Description of the test
Blood pressure monitoring measures your blood pressure. Blood pressure is a measure of the force of the blood against the walls of the arteries, and it is monitored regularly by your doctor to ensure that it remains within a healthy range. High blood pressure, or hypertension, can lead to many complications including stroke, kidney failure, and heart disease.
How often should the test be performed?
The frequency of blood pressure testing will be determined by your health care provider. If your blood pressure is high, your doctor may ask you return to the office more frequently either to determine if treatment (including medication) is required to reduce your blood pressure or to monitor the effectiveness of treatment already in place.
Why is this test performed?
Blood pressure can go up and down during the course of a day; however, if blood pressure remains consistently high, it is called hypertension. Most people have no symptoms of high blood pressure, so regular blood pressure monitoring is needed to identify people with hypertension.
Long-term hypertension can cause complications such as stroke, heart attack, and kidney failure. Once high blood pressure is detected, many steps can be taken to control blood pressure and prevent such complications from occurring. This includes exercise, a change in diet, and medications. Regular blood pressure monitoring will assess the effectiveness of treatments so they can be adjusted as needed.
Are there any risks and precautions?
The blood pressure cuff may feel tight around your arm and may be temporarily uncomfortable, but there are no risks of complications or side effects with monitoring blood pressure.
What happens during the test?
The doctor uses a device called a sphygmomanometer (a pressure gauge attached to a blood pressure cuff) to measure your blood pressure. The blood pressure cuff is placed around your upper arm just above the elbow and a stethoscope is held over your brachial artery (the blood vessel just on the inside of your elbow joint). The cuff is inflated to temporarily block blood from flowing through the artery.
As the air is slowly let out of the cuff, your doctor waits to hear the onset of a whooshing noise and when it stops. The onset of the noise indicates that the pressure in your arteries is equal to the pressure in the cuff, allowing blood to flow again. This pressure is the systolic blood pressure, and this will be indicated on the gauge as the first number of your blood pressure reading (e.g., 120 if your blood pressure reading is "120 over 80"). Systolic pressure roughly indicates how strong the heart pushes blood through the arteries. You can think of systolic pressure as the pressure that occurs in the arteries when your heart contracts.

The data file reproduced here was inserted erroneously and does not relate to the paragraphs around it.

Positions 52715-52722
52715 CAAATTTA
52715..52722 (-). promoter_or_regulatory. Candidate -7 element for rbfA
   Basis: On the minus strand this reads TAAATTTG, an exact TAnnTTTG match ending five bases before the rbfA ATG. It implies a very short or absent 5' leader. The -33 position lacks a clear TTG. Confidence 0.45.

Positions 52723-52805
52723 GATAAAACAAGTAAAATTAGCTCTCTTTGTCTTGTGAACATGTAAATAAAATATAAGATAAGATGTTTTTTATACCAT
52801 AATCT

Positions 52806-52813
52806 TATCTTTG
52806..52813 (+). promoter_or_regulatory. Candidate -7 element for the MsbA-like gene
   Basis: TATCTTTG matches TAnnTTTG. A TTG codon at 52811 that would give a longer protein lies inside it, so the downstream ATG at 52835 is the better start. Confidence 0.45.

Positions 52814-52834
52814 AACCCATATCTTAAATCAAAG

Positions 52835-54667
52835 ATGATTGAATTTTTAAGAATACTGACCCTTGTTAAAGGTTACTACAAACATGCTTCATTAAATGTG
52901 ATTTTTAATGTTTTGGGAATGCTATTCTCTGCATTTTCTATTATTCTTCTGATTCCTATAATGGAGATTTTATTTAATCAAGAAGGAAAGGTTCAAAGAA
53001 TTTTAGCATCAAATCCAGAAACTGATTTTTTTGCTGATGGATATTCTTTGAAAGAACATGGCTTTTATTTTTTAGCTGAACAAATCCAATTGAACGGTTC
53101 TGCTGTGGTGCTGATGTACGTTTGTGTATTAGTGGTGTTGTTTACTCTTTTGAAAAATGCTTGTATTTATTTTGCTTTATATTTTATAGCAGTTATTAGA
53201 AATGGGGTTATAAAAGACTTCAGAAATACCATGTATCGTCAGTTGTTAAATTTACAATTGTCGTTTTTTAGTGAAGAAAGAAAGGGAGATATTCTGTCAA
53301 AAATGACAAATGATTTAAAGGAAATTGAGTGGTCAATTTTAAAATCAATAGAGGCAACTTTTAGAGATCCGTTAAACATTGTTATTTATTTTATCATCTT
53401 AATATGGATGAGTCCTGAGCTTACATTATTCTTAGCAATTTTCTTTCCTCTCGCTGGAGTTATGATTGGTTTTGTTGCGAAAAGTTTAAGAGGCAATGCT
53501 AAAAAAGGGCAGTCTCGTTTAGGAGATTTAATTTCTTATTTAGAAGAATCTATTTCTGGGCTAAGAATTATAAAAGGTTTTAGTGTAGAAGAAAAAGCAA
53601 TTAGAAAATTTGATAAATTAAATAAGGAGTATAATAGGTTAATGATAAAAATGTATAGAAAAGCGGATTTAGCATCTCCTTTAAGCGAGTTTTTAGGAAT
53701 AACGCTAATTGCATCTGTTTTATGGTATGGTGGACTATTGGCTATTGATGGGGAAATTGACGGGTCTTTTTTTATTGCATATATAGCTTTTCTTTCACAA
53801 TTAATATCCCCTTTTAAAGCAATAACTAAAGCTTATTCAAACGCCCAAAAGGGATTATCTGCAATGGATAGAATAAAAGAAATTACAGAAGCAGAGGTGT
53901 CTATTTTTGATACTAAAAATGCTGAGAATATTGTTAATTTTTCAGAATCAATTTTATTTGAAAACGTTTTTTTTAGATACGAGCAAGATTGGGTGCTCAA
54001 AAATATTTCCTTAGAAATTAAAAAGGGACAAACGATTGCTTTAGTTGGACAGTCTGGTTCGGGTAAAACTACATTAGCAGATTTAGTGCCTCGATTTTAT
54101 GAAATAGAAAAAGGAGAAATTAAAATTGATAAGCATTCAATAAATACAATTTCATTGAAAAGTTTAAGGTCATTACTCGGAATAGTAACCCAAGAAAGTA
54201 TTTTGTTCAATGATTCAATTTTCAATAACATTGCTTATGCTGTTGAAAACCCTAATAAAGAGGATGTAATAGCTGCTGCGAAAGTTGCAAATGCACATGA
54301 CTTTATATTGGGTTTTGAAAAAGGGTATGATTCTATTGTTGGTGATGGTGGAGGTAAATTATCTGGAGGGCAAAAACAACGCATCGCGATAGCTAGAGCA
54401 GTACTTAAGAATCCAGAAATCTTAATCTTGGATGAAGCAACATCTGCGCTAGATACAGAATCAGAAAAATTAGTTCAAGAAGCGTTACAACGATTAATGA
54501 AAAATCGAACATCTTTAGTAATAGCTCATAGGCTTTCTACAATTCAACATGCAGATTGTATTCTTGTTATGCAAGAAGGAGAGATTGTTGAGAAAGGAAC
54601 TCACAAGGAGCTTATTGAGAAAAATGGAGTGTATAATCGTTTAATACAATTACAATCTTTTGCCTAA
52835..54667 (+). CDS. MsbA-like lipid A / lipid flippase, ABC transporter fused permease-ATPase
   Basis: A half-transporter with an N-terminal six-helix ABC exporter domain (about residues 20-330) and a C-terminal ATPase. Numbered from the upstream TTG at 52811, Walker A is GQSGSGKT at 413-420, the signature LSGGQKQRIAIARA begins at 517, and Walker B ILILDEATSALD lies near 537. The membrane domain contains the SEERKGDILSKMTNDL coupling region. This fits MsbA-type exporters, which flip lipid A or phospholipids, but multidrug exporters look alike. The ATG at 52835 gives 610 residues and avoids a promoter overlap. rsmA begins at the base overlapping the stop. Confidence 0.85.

When the whooshing noise disappears, this is the diastolic blood pressure, which roughly indicates the residual pressure in the arteries. You can think of diastolic pressure as the pressure that occurs in the arteries when your heart relaxes.
Blood pressure is read with the systolic blood pressure over the diastolic blood pressure. For example, a blood pressure of "120/80 mmHg" (measured in millimetres of mercury) is referred to as "120 over 80."
Your doctor may also use an electronic or digital device to measure your blood pressure. These devices need to be compared to the technique above to make sure they are working correctly.
How should I prepare for this test?
Wear a short-sleeved shirt when you have your blood pressure monitored, and avoid things that cause your body to be excited such as drinking beverages with caffeine or smoking an hour before the test. You should also sit down with your back supported and feet flat on the floor for at least 5 minutes before the test. You should also go to the bathroom before the test. Most importantly, relax.
Tell your doctor or prescriber about all prescription, over-the-counter (non-prescription), and herbal medications that you are taking. Also tell them about any medication allergies and medical conditions that you may have.
Ask your doctor or pharmacist whether you need to stop taking any of your medications before the test.
What can I expect after the test?
You can return to your normal activities immediately after the test. However, call your doctor if you begin to experience worsening heart-related symptoms following the test.
Ask your doctor for your blood pressure reading as well as help in understanding what it means.
Blood pressure is usually considered high when it is consistently greater than 140/90 mmHg. If you are being treated for high blood pressure, your blood pressure should be below this target. However, some people with kidney disease or diabetes need to aim for even lower blood pressure targets of 130/80 mmHg. You should discuss with your doctor what target is right for you.
People who have high-normal blood pressure (systolic blood pressure between 130 mmHg and 139 mmHg and diastolic blood pressure between 85 mmHg and 89 mmHg, without diabetes) may develop hypertension. Your doctor may suggest follow-up and recommend you start diet changes and exercise. Medications may not need to be started at this time unless you have other medical conditions.
If you are concerned about your blood pressure, you can also monitor your blood pressure at home. Ask your doctor if monitoring your blood pressure at home is right for you.